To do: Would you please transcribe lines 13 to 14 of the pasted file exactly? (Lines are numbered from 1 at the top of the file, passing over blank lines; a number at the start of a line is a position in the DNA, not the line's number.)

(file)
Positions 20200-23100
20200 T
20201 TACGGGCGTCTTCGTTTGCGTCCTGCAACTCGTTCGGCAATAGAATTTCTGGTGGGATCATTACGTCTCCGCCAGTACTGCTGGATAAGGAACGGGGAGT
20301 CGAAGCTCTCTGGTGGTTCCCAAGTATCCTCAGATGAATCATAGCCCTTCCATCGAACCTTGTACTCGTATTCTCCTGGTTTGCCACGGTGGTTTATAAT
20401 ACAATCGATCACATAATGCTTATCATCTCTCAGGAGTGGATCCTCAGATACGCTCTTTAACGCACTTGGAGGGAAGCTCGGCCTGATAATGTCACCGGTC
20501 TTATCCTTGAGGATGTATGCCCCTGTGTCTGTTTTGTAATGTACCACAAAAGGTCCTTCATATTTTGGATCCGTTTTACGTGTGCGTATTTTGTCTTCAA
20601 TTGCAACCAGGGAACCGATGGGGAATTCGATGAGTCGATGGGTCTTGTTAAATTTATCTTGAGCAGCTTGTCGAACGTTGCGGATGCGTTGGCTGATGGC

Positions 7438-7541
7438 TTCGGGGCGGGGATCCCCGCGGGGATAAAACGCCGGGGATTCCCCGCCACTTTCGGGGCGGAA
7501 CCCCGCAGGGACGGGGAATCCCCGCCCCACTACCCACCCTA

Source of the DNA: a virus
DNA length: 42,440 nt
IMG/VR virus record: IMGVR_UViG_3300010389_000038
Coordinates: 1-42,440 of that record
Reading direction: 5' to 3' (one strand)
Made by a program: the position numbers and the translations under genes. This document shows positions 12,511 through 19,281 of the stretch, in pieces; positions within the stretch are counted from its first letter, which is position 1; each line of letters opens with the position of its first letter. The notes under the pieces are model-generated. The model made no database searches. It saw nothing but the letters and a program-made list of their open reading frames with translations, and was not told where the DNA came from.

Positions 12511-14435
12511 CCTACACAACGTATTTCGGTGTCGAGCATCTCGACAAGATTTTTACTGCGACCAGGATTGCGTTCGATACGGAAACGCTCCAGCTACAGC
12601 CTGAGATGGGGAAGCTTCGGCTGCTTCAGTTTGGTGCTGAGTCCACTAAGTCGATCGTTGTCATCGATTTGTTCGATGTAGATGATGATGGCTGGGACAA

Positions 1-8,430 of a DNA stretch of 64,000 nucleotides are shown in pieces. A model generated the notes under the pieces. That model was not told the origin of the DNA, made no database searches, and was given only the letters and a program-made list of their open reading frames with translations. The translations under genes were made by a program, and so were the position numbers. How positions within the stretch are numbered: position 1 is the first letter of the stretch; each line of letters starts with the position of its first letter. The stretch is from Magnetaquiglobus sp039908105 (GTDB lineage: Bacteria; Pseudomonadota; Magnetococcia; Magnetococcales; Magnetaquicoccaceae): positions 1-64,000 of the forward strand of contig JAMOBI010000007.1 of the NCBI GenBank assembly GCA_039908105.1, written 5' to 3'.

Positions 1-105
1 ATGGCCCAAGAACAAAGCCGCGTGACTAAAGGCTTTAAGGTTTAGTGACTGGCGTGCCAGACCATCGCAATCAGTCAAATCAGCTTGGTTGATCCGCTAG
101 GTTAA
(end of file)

IMG/VR virus record: IMGVR_UViG_3300010389_000038
Coordinates: 1-42,440 of that record